NEW YORK – On the eve of the dedication of a museum commemorating the September 11, 2001 attacks, Charles Wolf made no secret of his apprehension at a site he associates with the death of his wife Katherine.
“I am looking forward to it and dreading it. It brings everything up,” Wolf said.
After three years of delays, controversy and financial trouble, the museum will be inaugurated Thursday in a ceremony to be attended by President Barack Obama before opening its doors to the public on May 21.
The museum, based where the Twin Towers once stood near a permanent memorial that opened in 2011, appears modest, almost intimate, with only one floor that can be seen from the outside compared to the towering skyscrapers that surround it.
But the atrium at Ground Zero is only the museum’s visible part.
Visitors slowly march into the bowels of what once were the Twin Towers, for an emotional journey that retraces the tragedy that New York will never forget.
The underground space is impressive.
From the top of the 110,000-square-foot (10,220-square-meter) museum, visitors can gaze deep inside to see a huge segment of a slurry wall built to protect the site from flooding of the Hudson River.
At the start of the exhibits, a map details the path of the four planes on a suicide mission that fateful day nearly 13 years ago.
A photograph of the towers shows a blue sky before the attacks, while voices heard in a dark room express shock and horror.
The ramp then slowly guides visitors down into the entrails of the ghost of the towers.
A huge iron column, the last recovered from the site in May 2002, is shown, along with stairs from a nearby street that were used by hundreds of people to flee the site of the drama.
It takes time to reach the bottom of the museum, which houses the exhibits and the huge Foundation Hall that shows traces of one of the towers’ foundations.
“Visitors come with their own memories, we wanted it to be very gradual,” said Carl Krebs, one of the project’s architects.
The museum strives to tell an unbearably difficult tale while paying tribute with dignity to the nearly 3,000 people who died in the attacks.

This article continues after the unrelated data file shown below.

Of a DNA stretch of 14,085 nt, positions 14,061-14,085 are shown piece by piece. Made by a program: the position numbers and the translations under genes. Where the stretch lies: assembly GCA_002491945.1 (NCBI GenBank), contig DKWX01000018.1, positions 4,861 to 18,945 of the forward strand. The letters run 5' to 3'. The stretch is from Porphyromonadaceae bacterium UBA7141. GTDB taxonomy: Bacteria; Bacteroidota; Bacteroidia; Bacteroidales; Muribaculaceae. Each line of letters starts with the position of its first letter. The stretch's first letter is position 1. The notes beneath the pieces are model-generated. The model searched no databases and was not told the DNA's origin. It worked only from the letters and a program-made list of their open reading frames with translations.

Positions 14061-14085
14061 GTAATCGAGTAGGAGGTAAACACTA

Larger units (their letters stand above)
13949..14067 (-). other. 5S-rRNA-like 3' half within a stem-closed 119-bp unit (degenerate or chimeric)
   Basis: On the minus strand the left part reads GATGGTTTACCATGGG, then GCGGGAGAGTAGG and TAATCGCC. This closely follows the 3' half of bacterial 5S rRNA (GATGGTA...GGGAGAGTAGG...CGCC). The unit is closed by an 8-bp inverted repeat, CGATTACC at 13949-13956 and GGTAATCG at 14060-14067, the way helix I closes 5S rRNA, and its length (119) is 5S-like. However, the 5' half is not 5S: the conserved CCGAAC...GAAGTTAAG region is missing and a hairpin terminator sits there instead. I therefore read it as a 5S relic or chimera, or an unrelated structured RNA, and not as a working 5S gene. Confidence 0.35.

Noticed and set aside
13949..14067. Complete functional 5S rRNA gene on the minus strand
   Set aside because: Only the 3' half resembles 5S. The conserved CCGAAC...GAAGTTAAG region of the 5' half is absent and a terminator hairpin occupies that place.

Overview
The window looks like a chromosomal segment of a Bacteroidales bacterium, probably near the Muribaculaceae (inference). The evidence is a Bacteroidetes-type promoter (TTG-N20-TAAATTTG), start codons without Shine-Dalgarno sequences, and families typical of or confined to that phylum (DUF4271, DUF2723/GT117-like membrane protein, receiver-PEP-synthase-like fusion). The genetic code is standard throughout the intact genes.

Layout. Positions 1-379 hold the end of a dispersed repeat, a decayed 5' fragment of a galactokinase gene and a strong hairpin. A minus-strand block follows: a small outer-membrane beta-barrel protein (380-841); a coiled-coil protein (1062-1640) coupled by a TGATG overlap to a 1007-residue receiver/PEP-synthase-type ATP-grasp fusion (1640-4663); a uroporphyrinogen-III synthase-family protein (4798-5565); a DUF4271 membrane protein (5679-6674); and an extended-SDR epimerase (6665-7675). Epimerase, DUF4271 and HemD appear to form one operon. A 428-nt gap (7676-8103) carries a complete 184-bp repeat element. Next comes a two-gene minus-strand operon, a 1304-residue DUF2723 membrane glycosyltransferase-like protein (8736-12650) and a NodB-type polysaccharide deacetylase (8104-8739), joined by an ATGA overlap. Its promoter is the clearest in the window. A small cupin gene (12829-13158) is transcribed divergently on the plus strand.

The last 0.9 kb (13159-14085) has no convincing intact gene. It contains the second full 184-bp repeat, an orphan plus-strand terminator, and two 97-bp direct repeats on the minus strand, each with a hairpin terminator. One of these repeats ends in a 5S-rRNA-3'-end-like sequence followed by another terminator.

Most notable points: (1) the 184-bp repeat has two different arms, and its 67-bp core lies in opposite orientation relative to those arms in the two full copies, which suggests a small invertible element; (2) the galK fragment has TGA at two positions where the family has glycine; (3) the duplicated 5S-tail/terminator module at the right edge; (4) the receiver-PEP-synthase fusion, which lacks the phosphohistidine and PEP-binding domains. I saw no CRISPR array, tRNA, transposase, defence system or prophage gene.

It seeks to educate future generations.
The first exhibition — “In Memoriam” — pays tribute to the 2,977 people who lost their lives in the 9/11 attacks, in addition to the six victims of a previous bombing of the World Trade Center in 1993.
The second exhibit — “Historica” — takes a more in-depth look at the events of September 11, including an analysis of the background to the attacks and an examination of how the after-effects are still being felt today.
No pictures allowed
“Historica,” which recounts the events chronologically, features numerous photographs of the towers in flames and New Yorkers in shock, video segments from televised news coverage, newspapers’ front pages.
“Send everything you’ve got,” a fireman said in one video.
Another showed young firemen preparing to scale one of the towers.
Visitors, who are barred from taking photographs, can hear the last telephone messages to loved ones left by New Yorkers trapped in the towers.
And you can also relive, through audio excerpts, the final moments of Flight 93 passengers, before hijackers crashed the airliner in a field in Shanksville, Pennsylvania.
A total of 37 calls were made from the plane.
“Baby listen very carefully. We’ve been hijacked. Tell my children that I love them very much,” air hostess CeeCee Ross-Lyles said in a call to her husband.
A firetruck with a twisted ladder recalls the sacrifices of 343 firefighters who died in the deluge of fire and steel that accompanied the towers’ collapse.
The visit ends in a room where a seven-minute video narrated by NBC Nightly news anchor Brian Williams explains “the rise of Al-Qaeda.”
The video has been criticized, amid worries it could lead museum visitors to associate Al-Qaeda with Islam in general.
But museum president and former New York mayor Michael Bloomberg has rejected those critiques, hailing a museum that “more than any history book, will keep that spirit of unity alive.”
Bloomberg justified the $24 entry fee by stressing that the museum does not benefit from federal funding and has estimated operating costs of $60 million per year.